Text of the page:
Kristian Nygaard, Installation at NoPlace Oslo. 2014.
« The One Thing After Another
Per Kristian Nygaard at KHM Gallery
by Wojciech Olejnik
Per Kristian Nygaard’s exhibition The One Thing After Another explores the influence of social and political ideologies on public and private space, on its material composition, on its architecture. Consider House (2010), a model of a high-rise building constructed out of unfinished plywood. It towers over the viewer like a modernist sculpture, simple and elegant in its design and use of material. Such simplicity marks much modernist city planning and architecture, which seem to embody a bare rationality developed out of a rigorous consideration of the placement and arrangement of objects. This approach involves the implementation of an overarching order, where even ornamentation stems from its very structure, according to an inner logic. House (2010) presents the deduced, bare essentials of such a logic: form and material. Presented as a model it acts as a demonstration of the original design, of the formal concerns that precede the eventual completion of the structure, and in its unpainted state it brings attention to the raw material used in its construction.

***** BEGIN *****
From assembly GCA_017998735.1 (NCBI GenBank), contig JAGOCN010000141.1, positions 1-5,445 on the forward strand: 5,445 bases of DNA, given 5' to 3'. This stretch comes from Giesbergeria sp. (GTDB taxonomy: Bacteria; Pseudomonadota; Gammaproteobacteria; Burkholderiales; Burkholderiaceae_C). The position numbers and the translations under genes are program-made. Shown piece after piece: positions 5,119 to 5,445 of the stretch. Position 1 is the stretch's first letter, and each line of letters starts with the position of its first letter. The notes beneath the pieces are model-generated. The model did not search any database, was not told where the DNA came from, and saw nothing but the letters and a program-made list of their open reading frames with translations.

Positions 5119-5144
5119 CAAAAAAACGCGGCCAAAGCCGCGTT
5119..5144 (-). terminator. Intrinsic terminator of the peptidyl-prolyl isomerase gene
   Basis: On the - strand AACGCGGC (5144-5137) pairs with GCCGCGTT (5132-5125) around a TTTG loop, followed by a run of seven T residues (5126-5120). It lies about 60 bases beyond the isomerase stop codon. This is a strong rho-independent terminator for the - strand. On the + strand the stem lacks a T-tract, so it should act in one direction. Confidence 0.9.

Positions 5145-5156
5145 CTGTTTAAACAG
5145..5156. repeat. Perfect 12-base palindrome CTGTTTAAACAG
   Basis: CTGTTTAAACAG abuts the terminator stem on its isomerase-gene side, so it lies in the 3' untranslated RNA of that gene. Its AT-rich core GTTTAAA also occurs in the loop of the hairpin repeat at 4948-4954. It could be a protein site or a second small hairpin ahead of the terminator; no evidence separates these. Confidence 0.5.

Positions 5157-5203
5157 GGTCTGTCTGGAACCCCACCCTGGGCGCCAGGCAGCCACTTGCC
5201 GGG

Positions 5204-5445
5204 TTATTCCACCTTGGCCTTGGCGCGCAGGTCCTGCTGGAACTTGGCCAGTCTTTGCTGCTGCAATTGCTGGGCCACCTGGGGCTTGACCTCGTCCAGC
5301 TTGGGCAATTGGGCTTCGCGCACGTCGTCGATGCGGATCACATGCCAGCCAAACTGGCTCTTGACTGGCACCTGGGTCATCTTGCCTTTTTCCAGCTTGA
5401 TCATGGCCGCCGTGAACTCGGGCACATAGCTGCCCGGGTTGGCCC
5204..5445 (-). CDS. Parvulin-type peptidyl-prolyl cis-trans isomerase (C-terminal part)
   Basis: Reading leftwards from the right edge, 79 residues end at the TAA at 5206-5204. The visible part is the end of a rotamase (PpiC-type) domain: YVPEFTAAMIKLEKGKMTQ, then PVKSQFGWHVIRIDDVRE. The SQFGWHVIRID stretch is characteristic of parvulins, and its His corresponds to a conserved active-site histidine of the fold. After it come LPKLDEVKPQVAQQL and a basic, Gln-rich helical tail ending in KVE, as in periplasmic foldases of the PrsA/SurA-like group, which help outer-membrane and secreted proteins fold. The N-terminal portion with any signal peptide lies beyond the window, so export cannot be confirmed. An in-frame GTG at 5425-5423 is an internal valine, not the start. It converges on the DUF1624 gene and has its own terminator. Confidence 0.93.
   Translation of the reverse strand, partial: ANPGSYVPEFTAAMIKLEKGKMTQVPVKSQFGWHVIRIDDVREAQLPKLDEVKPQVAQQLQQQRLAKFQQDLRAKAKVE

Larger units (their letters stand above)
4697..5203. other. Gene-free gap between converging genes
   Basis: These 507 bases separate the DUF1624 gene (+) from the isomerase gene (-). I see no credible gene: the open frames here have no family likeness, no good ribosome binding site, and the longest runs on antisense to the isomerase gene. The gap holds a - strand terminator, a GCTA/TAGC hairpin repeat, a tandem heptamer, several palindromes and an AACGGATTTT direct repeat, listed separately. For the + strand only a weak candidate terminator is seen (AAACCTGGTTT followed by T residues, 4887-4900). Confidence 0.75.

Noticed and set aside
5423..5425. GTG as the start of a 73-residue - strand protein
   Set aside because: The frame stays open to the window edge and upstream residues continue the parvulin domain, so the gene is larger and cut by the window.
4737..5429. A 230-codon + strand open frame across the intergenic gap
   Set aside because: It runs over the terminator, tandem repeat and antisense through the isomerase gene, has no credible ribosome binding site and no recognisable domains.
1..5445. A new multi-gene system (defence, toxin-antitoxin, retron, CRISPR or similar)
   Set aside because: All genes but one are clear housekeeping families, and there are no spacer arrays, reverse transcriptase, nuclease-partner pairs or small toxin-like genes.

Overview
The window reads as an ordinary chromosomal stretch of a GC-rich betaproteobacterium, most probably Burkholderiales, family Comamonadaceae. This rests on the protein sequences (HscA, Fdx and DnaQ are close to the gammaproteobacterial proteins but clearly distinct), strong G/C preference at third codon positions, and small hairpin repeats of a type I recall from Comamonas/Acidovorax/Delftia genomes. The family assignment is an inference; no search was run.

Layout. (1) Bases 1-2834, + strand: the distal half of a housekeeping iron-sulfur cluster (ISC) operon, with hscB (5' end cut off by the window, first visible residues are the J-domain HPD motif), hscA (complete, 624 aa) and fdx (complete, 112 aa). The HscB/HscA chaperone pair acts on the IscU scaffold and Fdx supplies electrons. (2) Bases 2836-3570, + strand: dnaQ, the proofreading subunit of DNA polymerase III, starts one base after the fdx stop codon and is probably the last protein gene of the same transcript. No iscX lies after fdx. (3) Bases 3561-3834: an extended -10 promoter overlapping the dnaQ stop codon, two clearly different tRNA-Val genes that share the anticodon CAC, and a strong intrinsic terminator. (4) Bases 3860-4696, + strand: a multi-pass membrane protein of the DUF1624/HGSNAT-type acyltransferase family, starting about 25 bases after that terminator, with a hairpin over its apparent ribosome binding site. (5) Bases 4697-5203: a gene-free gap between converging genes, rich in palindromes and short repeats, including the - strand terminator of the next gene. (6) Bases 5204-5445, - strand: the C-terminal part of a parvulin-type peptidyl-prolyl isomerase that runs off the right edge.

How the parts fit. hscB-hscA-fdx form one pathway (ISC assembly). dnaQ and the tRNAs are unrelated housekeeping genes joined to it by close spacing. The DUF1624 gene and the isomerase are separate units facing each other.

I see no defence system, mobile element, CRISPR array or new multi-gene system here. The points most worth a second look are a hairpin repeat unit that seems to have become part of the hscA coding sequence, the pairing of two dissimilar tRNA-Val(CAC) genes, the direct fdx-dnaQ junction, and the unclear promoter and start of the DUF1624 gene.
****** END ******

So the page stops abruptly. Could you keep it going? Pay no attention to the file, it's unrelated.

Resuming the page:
It is no secret that in modernist architecture the materials used were often left exposed, that they themselves symbolized new engineering feats, but also represented a new modern age. Nygaard’s work such as Unapologetic Architect II (2010), brings attention to certain forms and shapes that have also been crucial in establishing the modernist aesthetic. This piece is a drawing of an imagined building, which compresses rectangular shapes to form a complex architectural structure, reminiscent of a mall or some other social space. A uniform grid of windows covers the walls and the roof, with steel frames and glass convening in an angular geometric reality of cubes and squares. Unlike a circle or a triangle, the cube is infinitely divisible into the same shape, into equal portions, and thus it may represent equality itself. Here, the clean lines and Lego-like units that define this public place suggest a uniformity of the social body, of its infinite mass, and how its wealth and property can be portioned into discrete, equal yet separate units. »